MILWAUKEE -- The statistics are staggering. According to one local agency, Wisconsin deals with more issues related to drinking than nearly any other state -- and it's not just drinking and driving. "IMPACT" wants to change that and they're starting by changing the conversation through their 'risky drinking initiative.'
A night out, a reason to celebrate -- it starts off innocently enough...
"One drink often leads to another one and that often leads to an OWI," said Adrian Jones, AODA Consultant for IMPACT.
In Wisconsin, it happens more often than you might think.
"Unfortunately Wisconsin has one of the higher rates of drunk driving per capita," said Jones.
According to consultants at IMPACT, an organization in southeastern Wisconsin that helps connect people with drinking and drug issues to the resources they need. They're on track to provide 4,200 assessments to people convicted of drunk driving this year. And that's just those who chose counseling over an education program -- and just in Milwaukee County.
"We should be shocked by that number. Other states, larger states, New York, California more popular states, they don't get the rates of OWI's that Wisconsin does," said Jones.
One of the ways IMPACT tries to lower that number is to increase the level of education, specifically through their relatively new initiative -- the 'risky drinking' campaign.
"We see first hand every day what the result and the outcome is of people who are not alcoholics but are still drinking in a way that creates risks and consequences for them," said John Hyatt, IMPACT.
Risks and consequences that affect their safety, health, work and even home life.
"Ordinarily I would've let it go, I wouldn't have picked a fight with my spouse, I wouldn't have confronted a guy at the bar who I thought was spending too much time looking at my wife or my date, and all of a sudden I'm in a fight and I'm in an argument, I'm in a stabbing, I'm in a shooting," said Hyatt.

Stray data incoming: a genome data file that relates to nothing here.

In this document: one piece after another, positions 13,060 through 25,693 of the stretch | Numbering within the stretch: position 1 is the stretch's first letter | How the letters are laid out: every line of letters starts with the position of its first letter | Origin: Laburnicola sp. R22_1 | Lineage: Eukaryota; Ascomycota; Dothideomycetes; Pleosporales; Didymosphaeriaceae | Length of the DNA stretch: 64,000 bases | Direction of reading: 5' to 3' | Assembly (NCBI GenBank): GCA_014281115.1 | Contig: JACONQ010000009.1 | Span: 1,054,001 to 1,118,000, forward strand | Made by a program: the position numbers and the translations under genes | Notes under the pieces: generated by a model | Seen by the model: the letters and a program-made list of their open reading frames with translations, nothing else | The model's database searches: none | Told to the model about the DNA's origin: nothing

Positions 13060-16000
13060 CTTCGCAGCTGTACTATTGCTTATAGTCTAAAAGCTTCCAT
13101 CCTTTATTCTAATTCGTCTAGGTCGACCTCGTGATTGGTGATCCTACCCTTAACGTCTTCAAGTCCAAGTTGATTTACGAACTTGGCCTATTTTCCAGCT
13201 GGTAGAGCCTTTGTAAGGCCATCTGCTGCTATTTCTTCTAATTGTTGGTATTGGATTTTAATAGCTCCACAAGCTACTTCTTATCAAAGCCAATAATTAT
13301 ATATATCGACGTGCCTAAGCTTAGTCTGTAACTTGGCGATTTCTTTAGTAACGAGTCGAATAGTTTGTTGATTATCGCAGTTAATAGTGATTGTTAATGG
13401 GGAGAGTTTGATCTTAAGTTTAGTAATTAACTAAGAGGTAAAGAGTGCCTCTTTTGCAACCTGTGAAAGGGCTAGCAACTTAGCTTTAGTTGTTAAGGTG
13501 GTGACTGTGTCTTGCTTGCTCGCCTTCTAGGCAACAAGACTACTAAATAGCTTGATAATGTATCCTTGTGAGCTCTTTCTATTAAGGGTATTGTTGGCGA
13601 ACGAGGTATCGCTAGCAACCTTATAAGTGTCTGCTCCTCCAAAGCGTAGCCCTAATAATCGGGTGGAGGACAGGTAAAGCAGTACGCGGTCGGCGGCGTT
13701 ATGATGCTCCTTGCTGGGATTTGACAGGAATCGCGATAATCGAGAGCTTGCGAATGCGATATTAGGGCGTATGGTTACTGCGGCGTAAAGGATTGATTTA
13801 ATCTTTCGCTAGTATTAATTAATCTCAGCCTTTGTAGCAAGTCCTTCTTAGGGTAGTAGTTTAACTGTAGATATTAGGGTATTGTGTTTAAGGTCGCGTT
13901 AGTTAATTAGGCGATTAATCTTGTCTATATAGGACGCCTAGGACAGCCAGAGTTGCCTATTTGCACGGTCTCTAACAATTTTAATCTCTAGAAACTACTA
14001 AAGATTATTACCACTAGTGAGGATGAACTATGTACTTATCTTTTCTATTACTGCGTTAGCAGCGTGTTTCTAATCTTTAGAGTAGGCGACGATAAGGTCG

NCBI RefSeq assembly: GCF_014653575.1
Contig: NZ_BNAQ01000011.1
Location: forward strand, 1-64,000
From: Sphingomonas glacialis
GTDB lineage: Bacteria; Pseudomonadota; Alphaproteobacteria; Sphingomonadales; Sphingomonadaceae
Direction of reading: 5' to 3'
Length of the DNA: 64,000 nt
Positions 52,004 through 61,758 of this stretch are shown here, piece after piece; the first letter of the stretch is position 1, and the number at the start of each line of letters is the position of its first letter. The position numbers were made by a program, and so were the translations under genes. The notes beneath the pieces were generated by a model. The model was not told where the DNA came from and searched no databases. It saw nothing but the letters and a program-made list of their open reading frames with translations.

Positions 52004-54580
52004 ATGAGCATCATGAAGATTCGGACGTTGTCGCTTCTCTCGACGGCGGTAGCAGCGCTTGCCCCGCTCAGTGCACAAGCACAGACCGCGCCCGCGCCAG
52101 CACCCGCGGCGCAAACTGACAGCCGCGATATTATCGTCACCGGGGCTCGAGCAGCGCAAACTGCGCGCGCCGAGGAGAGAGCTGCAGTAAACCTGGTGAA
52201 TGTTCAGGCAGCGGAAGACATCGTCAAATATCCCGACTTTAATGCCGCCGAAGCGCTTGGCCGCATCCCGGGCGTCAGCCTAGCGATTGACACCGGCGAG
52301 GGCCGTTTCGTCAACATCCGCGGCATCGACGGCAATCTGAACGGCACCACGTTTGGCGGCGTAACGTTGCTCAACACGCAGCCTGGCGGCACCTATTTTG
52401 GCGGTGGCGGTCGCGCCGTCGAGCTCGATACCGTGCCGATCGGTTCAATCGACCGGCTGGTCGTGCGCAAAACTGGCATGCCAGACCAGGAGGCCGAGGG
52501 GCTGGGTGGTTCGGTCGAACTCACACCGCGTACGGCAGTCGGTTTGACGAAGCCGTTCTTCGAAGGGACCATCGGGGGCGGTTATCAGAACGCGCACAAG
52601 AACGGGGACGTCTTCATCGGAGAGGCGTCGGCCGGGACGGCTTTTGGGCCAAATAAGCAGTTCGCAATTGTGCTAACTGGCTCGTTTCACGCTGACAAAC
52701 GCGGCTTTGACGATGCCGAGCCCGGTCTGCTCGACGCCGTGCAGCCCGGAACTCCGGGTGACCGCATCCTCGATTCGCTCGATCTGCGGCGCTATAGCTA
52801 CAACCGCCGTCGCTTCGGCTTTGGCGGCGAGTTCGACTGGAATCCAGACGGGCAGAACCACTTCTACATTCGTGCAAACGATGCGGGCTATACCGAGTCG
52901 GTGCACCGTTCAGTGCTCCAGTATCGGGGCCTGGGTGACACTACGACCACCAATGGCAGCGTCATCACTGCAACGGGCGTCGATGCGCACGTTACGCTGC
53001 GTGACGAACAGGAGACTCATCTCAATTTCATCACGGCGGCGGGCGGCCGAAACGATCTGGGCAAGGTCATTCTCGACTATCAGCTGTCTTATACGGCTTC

Part of the reason these situations occur so often, Hyatt believes, is the culture we're a part of in this state.
"You're out at State Fair and you've had four or five drinks and some people think, well I'm just getting a little buzz going I'm okay, it's what we do. Look around, everyone else is doing the same thing and then that's when those bad things start to happen," said Hyatt.
And four or five drinks, as the program's guidelines show, can be too many.
On average, men aren't suggested to have more than four drinks in a day -- women three. One drink being 12-ounces of beer, 5-ounces of wine, or 1.5-ounces of 80-proof liquor.
"The stop drinking so much campaign isn't stop drinking, it's stop drinking so much," said Hyatt.
And it could be the catalyst that lowers the numbers in other areas -- like drinking and driving.
"I always talk about that little voice in a persons head when you've had more to drink than you should. That voice goes away or gets really quiet and so people end up doing a lot of things that most people would say are dumb, are stupid, are not very smart. Drinking and driving is just one of those things," said Hyatt.
For those that get convicted of drinking and driving and choose the IMPACT route, the organization has an 83% success rate -- meaning 83% of their clients do not re-offend.